I can’t stress enough just how damn great this script courtesy of McDonagh is. Strung together with wonderful chains of pure profanity and insults, each character in Three Billboards (screw typing out this full name) becomes a fully realized and multi-dimensional person. You may find yourself hating some characters like Officer Dixon in the beginning, but as the film goes on and layers are peeled back, you discover that he’s less a caricature and more of a person who has routinely failed to become a better man despite his potential. Same goes for the character of Chief Willoughby who is by far the most sympathetic person of the entire set. And while you initially find yourself sympathizing with McDormand’s character, you do start to ask yourself if she’s taking her crusade too far and you also wind up second guessing whether she’s really doing the right thing.
That’s what I love most about the film: the moral ambiguity is pitch perfect in this dark as hell comedy. McDormand, Harrelson and Rockwell play characters who have been brought to their breaking point for one reason or another, and the actions of one character have forced them to confront one another for each of their sins. Sympathy points are simply not an option for any of these three characters, so they instead choose to escalate matters until the situation worsens for everyone in general. At times it’s uncomfortable as hell to watch, but the cringe is alleviated by some of the best damn insults I’ve heard since Shane Black’s last turn as screenwriter. The film’s pacing never once drops despite the lack of on screen action by sheer force of venom delivered by these various characters.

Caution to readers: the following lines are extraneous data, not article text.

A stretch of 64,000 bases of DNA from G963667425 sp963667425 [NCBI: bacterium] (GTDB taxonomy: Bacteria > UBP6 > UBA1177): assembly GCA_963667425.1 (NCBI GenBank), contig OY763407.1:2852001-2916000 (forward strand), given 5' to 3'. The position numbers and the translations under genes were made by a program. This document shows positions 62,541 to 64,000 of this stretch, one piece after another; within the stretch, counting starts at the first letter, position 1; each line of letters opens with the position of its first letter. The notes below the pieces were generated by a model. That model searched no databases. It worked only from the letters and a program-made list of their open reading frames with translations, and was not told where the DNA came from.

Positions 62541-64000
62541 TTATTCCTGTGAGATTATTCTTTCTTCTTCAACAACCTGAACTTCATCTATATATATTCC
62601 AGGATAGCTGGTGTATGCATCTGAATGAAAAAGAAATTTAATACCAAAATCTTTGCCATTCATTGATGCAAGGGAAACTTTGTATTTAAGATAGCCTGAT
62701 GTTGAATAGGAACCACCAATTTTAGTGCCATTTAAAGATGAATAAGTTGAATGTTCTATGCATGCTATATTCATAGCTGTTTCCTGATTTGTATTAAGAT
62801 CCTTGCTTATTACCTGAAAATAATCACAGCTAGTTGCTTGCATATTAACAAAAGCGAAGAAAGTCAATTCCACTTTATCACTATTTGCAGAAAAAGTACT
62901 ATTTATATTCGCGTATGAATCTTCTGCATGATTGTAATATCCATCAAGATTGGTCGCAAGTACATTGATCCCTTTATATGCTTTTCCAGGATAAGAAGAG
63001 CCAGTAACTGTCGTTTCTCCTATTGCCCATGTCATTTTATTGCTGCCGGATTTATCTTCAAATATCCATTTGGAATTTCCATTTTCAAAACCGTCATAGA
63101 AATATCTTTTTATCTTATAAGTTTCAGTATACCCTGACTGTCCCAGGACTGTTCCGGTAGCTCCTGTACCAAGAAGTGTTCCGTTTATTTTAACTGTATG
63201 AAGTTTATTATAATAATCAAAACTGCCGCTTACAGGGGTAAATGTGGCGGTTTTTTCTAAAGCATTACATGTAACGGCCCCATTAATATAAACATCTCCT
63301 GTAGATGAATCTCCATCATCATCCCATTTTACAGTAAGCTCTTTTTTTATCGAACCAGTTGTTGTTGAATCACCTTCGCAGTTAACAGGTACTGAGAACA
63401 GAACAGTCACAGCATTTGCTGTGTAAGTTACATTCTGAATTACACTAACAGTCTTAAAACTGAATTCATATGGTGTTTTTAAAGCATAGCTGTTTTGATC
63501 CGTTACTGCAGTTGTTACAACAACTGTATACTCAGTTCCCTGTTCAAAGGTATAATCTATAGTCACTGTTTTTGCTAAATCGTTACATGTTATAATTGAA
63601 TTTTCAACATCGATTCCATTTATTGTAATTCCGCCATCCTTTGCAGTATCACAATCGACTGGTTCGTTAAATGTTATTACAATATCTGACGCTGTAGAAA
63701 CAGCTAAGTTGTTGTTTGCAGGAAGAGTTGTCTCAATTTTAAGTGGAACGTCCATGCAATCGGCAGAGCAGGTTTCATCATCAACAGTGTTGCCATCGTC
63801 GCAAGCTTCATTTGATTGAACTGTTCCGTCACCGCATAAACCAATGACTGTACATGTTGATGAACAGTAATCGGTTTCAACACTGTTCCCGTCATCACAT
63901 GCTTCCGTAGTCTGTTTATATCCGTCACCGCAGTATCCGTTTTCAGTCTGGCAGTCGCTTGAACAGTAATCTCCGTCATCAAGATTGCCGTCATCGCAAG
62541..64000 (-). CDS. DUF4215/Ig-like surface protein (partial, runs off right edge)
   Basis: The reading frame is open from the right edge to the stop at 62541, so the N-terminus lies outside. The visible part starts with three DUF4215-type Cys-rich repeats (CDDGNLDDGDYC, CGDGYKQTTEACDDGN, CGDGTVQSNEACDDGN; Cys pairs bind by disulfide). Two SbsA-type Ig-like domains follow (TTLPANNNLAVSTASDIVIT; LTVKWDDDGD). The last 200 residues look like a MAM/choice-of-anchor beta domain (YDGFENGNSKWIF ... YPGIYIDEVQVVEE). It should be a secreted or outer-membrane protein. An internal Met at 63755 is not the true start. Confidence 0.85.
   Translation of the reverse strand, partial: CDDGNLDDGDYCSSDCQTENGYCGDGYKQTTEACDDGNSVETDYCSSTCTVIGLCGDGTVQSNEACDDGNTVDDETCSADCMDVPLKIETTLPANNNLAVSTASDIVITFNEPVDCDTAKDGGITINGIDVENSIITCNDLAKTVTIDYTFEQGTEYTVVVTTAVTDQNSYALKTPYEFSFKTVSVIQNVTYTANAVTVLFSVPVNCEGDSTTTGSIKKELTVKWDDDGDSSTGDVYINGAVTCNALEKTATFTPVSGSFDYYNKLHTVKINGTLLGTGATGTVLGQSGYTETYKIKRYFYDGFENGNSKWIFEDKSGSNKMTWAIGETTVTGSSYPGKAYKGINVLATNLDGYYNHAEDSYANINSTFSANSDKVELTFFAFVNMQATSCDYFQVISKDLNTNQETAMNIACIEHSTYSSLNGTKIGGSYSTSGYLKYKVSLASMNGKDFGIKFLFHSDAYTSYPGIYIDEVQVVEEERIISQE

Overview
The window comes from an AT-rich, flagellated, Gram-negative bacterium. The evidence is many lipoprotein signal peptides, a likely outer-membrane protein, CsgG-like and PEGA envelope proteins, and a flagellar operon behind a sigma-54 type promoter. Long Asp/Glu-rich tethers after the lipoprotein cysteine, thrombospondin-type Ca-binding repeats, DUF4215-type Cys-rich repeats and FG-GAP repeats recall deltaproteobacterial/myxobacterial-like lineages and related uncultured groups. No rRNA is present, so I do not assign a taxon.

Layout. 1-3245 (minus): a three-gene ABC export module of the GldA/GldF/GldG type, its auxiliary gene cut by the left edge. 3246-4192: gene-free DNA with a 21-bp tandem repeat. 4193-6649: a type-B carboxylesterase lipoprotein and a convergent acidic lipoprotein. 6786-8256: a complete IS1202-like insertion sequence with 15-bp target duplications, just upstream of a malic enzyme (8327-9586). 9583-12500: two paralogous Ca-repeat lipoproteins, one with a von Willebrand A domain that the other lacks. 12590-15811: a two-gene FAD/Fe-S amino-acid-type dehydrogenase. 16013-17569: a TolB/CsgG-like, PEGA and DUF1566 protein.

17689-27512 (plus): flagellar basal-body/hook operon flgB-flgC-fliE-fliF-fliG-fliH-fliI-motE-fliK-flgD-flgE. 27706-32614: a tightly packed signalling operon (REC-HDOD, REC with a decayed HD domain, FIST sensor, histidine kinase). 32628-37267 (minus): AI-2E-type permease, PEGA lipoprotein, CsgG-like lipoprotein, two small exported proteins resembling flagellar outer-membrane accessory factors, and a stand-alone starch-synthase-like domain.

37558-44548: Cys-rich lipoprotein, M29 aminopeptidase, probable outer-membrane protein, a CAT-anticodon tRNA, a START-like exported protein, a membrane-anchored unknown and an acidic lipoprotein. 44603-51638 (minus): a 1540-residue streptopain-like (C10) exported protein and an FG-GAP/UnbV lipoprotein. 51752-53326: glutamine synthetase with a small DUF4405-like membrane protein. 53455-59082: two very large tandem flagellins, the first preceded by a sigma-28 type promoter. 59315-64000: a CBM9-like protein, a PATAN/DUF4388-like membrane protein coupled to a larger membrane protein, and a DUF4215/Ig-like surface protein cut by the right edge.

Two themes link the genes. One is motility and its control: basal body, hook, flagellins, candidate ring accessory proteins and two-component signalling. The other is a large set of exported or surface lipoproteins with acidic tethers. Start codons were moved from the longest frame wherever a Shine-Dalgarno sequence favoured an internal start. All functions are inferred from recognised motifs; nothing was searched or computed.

While the script alone would make for an easy recommendation; without great performances, we would only have before us a pipe dream of wasted potential. Which is where seasoned vets like McDormand, Harrelson and Rockwell come in to absolutely own this film and make it the stellar cinematic experience that it is. McDormand is easily now on my shortlist for best lead performance of the year, and I’m hoping and praying she gets scores her fifth Academy Award nomination. Hell, if I don’t see another stirring performance this year, then she should win her second Oscar after she claimed her first in Fargo over two decades ago.